OK, let’s rewind. The head goon Chief Minister of one of India’s poorest states had a brain wave. Why not leapfrog the other Chief Ministers of the great motherland in showing how much he cared for his people? Others merely handed out bicycles, blenders, sarees, television sets and the like as government largesse. Akhilesh Yadav decided to hand out laptops to everyone that passed tenth grade. And each laptop has his face and his pop’s face plastered on it. How convenient!

Distributing laptops has significant advantages. For one, you don’t need to deal with pesky contractors as you would have to if you decide to improve sanitation, roads, and access to water. Secondly, the visible benefits are immediate, without the usual legal circus that accompanies any real project designed to benefit people. Third, real projects take time. And by the time they are complete, your rival could be in power and take all the credit. Ergo, the laptop giveaway! A final side benefit of laptops is that they tend to be small, yet expensive. All the bribes you could make on a large project can be made quickly and less obviously by purchasing high-ticket electronics.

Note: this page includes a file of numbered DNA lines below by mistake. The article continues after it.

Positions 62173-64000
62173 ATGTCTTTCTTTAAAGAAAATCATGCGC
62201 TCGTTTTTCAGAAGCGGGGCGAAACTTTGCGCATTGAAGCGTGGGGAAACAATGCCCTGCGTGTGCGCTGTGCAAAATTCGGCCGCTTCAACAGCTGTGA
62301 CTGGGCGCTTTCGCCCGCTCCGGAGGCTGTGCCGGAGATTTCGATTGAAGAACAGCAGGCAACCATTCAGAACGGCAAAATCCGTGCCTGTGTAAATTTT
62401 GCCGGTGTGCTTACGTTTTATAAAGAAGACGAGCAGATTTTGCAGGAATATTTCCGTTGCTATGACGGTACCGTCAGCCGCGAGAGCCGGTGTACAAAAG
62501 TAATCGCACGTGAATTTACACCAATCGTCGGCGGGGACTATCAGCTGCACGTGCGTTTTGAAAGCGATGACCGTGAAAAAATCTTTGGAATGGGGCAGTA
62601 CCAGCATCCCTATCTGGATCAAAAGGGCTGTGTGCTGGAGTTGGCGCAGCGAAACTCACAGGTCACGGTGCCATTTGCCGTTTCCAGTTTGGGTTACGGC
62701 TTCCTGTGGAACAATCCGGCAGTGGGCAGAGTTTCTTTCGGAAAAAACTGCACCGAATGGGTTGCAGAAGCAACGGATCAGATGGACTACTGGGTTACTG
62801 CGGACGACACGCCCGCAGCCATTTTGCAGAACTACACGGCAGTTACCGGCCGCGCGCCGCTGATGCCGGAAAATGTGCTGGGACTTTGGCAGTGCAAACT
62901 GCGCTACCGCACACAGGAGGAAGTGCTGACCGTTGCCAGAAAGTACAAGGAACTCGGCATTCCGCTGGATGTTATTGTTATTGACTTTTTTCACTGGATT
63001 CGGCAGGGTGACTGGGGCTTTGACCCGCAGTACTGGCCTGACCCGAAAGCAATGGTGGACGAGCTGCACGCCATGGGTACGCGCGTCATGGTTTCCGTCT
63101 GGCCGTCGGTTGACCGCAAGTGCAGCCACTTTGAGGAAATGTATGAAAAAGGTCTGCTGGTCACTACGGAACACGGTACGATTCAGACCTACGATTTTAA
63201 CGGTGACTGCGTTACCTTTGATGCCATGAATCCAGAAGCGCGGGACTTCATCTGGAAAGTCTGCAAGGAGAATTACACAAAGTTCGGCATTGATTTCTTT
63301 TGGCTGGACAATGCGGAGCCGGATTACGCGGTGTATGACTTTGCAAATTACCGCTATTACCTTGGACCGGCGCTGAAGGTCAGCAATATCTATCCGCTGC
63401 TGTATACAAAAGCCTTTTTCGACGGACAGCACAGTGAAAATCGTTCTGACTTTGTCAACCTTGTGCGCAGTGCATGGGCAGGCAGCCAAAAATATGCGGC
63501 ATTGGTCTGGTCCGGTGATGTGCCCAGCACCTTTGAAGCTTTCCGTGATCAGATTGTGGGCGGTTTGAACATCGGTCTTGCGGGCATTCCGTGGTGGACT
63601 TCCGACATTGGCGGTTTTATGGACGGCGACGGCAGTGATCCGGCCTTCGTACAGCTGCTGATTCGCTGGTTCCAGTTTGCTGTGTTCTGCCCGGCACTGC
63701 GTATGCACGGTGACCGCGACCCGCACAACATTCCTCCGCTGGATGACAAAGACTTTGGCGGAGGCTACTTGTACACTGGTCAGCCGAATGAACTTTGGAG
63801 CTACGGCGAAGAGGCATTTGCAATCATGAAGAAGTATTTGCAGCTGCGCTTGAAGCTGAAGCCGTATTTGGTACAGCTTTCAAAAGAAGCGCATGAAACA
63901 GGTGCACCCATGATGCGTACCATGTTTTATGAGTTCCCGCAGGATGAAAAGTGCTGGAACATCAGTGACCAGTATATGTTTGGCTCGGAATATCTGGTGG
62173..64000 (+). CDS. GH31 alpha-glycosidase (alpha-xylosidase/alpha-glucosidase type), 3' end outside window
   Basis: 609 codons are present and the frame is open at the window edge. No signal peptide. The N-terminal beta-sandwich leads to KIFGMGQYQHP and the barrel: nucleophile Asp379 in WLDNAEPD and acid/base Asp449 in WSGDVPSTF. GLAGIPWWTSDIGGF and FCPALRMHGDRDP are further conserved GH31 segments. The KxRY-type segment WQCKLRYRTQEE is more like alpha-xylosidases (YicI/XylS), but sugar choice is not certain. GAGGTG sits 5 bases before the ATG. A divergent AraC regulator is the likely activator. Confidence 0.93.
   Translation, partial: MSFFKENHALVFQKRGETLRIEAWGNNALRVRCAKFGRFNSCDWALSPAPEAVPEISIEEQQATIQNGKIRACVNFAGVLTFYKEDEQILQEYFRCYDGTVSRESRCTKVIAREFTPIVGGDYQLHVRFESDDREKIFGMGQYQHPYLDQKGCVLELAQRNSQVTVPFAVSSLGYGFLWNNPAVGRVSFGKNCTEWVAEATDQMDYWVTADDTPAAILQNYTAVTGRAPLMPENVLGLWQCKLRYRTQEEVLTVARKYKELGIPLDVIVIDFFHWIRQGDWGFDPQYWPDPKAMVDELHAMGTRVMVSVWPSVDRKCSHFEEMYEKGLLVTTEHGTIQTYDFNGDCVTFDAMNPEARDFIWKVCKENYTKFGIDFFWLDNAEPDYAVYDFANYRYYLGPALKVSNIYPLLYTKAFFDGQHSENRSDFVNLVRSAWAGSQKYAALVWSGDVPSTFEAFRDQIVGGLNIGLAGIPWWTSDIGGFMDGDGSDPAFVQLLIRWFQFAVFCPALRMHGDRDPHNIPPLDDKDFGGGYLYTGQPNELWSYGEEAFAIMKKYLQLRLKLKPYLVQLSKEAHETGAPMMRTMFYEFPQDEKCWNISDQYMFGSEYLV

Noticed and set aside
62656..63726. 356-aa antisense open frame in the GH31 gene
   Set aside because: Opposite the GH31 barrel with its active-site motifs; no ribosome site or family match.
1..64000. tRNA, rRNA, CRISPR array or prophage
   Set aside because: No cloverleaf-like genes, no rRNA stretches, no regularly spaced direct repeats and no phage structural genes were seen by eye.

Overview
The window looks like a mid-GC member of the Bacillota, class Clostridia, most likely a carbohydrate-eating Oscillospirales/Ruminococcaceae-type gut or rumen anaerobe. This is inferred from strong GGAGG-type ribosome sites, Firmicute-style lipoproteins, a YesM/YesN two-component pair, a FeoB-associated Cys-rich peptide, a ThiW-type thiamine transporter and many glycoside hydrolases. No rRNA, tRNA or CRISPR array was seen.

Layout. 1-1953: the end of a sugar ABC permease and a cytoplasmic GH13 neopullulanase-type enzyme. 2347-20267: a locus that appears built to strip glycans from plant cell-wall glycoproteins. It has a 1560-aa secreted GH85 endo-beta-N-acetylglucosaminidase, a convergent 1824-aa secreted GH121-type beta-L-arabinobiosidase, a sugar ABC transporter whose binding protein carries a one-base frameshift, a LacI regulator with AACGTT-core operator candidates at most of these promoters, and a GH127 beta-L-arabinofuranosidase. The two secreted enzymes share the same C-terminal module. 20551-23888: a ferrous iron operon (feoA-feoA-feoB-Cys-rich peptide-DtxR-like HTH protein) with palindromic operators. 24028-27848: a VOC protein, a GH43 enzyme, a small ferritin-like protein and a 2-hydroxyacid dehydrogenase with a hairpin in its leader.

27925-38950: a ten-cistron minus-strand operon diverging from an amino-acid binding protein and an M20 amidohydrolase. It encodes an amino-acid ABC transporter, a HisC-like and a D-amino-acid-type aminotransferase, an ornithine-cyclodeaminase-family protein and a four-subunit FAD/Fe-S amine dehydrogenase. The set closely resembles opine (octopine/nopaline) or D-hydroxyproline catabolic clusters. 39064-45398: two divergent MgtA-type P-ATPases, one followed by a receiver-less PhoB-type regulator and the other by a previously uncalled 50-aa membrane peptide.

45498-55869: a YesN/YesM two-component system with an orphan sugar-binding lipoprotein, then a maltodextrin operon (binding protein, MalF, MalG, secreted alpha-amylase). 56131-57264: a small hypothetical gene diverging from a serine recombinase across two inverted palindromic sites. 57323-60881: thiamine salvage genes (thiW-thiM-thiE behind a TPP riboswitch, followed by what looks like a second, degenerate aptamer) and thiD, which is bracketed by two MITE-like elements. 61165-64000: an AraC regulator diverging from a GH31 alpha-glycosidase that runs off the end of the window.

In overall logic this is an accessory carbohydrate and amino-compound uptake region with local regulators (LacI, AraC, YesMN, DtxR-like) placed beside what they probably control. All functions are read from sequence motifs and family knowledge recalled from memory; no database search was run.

Sarcasm aside, it is a crying shame that a Chief Minister is allowed to take the people’s money and hand out expensive goodies to a minuscule section of the population. This in a state and country crying out for basic necessities such as clean air, water, sewers, roads and access to basic education.

October 14, 2012

Mamata Bannerjee: Interacting with the opposite gender and holding hands invites rape